By Phil Van Horne
Electricity prices in Western New York took an unexpected jump in August and the rise has continued. The rest of New York did not experience a similar increase and for the first time in 50 or more years, Western New York is not enjoying the lowest electricity prices in the state.
The immediate cause of this rise is the fact that the high-voltage transmission lines that carry power to the rest of the state are at their capacity much of the day. One significant underlying cause of this is the termination of electricity production at the coal-fired power plant in Dunkirk.
The reasons behind the plant shutdown are numerous, but the final straw was new federal emission limits that became too expensive for the plant owner to make the necessary investments in an aging facility.
The power transmission network in New York was designed and built to accommodate the location of power plants. Taking a large plant permanently out of service has “twisted” the transmission system into an operating condition that was not anticipated when the lines were built in the 1960s and ’70s.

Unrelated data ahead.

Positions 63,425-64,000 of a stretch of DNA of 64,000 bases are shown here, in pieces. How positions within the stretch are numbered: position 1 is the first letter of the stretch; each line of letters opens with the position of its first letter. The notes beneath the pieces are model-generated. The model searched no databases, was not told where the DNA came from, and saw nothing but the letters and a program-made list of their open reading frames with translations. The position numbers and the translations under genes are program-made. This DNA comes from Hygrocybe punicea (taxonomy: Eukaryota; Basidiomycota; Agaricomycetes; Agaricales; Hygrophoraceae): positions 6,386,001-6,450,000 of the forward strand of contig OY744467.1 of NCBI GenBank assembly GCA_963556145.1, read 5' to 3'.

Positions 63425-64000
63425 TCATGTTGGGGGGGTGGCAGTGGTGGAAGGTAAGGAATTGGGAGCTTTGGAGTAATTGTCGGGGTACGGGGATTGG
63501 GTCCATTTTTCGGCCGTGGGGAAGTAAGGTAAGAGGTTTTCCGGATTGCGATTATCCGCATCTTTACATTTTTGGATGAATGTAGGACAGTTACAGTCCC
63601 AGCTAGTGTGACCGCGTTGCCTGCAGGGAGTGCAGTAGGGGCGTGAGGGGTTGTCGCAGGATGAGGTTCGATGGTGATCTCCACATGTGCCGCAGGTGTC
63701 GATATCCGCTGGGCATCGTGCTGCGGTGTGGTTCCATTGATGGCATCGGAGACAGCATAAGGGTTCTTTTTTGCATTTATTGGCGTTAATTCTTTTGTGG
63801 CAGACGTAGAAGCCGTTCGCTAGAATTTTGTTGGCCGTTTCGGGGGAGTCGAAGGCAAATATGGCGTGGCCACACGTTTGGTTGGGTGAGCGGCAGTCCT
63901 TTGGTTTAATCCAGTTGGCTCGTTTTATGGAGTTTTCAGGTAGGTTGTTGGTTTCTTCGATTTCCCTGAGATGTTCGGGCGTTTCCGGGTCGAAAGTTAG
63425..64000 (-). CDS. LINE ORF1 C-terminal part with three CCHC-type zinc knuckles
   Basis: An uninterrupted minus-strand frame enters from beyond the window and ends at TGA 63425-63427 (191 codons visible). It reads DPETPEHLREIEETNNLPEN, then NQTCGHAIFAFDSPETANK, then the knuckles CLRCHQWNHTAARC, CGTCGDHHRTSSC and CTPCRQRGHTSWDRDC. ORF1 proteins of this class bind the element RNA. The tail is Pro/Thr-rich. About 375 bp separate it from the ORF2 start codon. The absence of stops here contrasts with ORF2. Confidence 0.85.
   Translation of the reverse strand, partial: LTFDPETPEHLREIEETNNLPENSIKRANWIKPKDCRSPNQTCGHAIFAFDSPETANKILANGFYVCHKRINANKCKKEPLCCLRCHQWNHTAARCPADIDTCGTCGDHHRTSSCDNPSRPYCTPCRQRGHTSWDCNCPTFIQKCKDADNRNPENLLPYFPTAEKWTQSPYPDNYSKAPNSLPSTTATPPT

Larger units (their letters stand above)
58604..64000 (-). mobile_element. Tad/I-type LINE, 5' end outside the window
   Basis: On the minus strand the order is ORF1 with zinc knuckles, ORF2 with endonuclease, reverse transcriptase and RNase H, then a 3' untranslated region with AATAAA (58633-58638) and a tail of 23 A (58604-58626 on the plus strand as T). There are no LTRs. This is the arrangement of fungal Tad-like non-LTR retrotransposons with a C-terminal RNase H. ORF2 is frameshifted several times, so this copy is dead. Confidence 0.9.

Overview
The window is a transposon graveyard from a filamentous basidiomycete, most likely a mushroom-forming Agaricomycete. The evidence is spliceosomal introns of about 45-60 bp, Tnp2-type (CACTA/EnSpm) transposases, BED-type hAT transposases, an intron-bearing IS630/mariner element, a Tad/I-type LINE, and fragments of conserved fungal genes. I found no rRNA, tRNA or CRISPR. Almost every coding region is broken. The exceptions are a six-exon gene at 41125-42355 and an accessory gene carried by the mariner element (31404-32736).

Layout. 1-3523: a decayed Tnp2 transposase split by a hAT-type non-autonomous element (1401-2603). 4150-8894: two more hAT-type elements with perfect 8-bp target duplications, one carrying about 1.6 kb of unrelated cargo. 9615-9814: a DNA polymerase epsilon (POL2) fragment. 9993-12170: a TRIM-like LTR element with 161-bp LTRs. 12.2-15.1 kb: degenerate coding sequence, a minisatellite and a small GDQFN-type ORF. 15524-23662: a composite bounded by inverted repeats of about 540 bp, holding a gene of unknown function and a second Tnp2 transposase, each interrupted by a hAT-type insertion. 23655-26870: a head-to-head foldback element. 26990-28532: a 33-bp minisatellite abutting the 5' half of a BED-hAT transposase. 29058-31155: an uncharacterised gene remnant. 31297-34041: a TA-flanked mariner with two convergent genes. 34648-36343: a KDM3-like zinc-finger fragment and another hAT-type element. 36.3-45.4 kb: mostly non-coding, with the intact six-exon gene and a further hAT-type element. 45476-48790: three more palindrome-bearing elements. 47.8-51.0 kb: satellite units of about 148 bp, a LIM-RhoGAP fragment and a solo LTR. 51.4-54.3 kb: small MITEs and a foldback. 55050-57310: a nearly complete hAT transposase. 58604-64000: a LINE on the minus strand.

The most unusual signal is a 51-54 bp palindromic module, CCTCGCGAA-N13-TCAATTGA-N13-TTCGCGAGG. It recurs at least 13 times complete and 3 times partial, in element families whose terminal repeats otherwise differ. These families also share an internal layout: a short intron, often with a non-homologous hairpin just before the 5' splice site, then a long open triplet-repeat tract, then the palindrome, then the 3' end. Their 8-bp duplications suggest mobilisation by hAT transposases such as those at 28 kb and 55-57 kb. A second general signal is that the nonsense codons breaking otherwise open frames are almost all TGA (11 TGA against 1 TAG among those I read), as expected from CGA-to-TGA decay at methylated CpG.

This condition leads to limits on other plant production and causes less efficient power plants to be necessary to rebalance the network. These less efficient plants result in higher costs.
For typical residential consumers in the Western New York region, electricity bills are rising by $20 to $35 per month. These increased costs are due just to the increased market prices and are not related to any underlying change in utility delivery charges. While some contracts may temporarily shield consumers from seeing the increases, all consumers in Western New York will pay these increased charges.
Individual electricity use is increasing: The typical U.S. household has 14 electronic items plugged in, and residential air conditioning has risen from roughly 30 percent of homes in 1985 to 85 percent of homes today. While individual appliances have greatly improved efficiency, there are more appliances than ever before.
The solutions to the transmission constraints will be either in upgrades to the system itself or new gas-fired power plants, located to better utilize the existing transmission infrastructure. Both of these solutions are subject to extensive reviews and approvals and thus are not immediate impacts.
Improved metering and operational optimization of the system will help somewhat, but those opportunities are limited.
In the meantime, consumers and business in the region are going to be paying higher electricity prices. The costs associated with regulations that caused the shutdown of the Dunkirk plant are now being realized and paid for locally.
Phil Van Horne is president and CEO of BlueRock Energy.